Common core issue puts parents at a standstill - WAFB 9 News Baton Rouge, Louisiana News, Weather, Sports

Common core issue puts parents at a standstill

Posted: Updated:
Common Core  (Source: WAFB) Common Core (Source: WAFB)
BATON ROUGE, LA (WAFB) -

A meeting to discuss the future of Common Core testing in Louisiana is scheduled Thursday afternoon between Gov. Bobby Jindal and State Superintendent of Education John White.

Until an agreement is reached, parents like Nikki Dangerfield can only wait. Dangerfield says she hasn't been able to use the summer months to help her children prepare during the summer months the way she has in the past.

“In order for the kids to get a jump start it's easier knowing what is coming ahead than it is coming inside blindsided. Of course they're going to have some sort of curriculum. but we just need to know which one it's going to be,” said Dangerfield.

The scheduled meeting between Jindal and White comes after months of publicized disagreements between the two on the implementation of the Common Core curriculum. The rift centers on standardized testing and which group will come up with the questions on those tests.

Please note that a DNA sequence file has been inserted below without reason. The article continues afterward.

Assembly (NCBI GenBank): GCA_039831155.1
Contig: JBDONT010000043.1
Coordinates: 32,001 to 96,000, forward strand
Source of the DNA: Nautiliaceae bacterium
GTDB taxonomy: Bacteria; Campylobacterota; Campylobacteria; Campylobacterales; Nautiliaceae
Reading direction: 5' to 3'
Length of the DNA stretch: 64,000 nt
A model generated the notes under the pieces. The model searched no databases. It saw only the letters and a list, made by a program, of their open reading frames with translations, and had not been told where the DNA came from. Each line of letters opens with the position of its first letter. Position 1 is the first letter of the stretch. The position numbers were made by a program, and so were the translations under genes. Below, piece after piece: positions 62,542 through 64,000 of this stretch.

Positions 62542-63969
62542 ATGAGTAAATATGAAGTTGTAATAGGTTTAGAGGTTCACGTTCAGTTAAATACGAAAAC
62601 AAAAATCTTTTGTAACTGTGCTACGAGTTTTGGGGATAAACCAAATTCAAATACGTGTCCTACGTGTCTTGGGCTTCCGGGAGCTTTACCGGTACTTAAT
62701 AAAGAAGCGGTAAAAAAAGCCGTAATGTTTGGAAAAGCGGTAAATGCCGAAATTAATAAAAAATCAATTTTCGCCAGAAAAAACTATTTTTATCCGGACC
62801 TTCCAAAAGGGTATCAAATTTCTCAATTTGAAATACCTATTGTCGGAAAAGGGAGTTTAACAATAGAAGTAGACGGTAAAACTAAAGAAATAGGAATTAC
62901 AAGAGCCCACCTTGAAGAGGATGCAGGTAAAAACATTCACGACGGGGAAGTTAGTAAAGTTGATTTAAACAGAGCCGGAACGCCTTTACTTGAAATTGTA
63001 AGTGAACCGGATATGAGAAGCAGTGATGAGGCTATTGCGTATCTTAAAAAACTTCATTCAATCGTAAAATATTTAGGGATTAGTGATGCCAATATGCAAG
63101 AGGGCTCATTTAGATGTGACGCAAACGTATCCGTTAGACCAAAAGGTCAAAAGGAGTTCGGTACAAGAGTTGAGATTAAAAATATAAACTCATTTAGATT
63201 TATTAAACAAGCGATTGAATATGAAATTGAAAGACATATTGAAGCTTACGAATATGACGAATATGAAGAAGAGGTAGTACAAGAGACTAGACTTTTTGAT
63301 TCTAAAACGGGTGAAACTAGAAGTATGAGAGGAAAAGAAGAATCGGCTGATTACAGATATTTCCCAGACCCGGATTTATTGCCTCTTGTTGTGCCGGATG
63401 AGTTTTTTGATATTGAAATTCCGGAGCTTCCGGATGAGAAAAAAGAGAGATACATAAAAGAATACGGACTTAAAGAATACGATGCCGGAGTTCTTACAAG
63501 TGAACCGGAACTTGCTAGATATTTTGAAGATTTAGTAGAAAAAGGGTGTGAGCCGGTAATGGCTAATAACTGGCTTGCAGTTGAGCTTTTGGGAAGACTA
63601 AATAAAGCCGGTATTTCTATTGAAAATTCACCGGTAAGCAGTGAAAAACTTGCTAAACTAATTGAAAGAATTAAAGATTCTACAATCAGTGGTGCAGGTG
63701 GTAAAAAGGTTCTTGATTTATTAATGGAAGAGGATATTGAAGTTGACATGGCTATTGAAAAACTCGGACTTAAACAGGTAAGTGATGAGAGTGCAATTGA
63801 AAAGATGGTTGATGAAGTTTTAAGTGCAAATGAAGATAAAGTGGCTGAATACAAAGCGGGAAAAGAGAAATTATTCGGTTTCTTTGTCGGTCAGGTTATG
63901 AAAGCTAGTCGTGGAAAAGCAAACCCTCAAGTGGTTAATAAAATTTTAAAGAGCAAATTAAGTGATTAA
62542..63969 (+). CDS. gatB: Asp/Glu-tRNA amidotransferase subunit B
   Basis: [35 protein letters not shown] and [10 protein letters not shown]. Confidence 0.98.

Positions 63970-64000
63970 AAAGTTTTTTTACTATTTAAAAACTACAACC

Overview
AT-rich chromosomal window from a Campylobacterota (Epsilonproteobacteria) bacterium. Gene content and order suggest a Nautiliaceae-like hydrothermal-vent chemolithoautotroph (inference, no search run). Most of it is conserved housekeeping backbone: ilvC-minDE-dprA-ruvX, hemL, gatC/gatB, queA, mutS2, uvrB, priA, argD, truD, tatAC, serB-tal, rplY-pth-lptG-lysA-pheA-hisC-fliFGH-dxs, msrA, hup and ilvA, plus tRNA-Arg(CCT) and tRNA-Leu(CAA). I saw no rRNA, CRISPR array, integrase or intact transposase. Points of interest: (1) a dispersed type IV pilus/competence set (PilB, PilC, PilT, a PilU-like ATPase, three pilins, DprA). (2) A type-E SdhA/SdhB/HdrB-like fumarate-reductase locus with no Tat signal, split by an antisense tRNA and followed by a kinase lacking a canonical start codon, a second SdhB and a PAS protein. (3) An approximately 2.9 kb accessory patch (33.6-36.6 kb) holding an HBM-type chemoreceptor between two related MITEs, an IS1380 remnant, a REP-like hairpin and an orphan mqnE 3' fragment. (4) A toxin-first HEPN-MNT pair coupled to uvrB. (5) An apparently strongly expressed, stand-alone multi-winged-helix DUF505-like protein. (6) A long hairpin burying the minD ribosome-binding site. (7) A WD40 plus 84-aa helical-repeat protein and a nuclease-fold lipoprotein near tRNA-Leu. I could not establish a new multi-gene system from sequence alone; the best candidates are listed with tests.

In a letter sent Wednesday to Jindal's office, the Louisiana Board of Elementary and Secondary Education stated the board has been more than willing to work with the governor on his issues with Common Core.

BESE also says in the letter that its leaders and the Department of Education should be the groups picking questions for standardized tests, but Commissioner of Administration Kristy Nichols said in a conference call Wednesday putting those tests out to bid to vendors should be an important part of the plan.

“They think procurement is just this big bureaucratic slow down process designed to hurt the testing process which is really not true. The real intent is to create a competitive process that gives you the best vendor for any procurement,” said Nichols.

Dangerfield says the back and forth seems unnecessary and adds both sides should have their sights set on the children they serve.

“Look at the children, the parents and all as concerned parents so we can see what's going to happen. Take the politics out of it and focus on what these children actually need for the upcoming school year,” said Dangerfield.

Copyright 2014 WAFB. All rights reserved.

 

Powered by WorldNow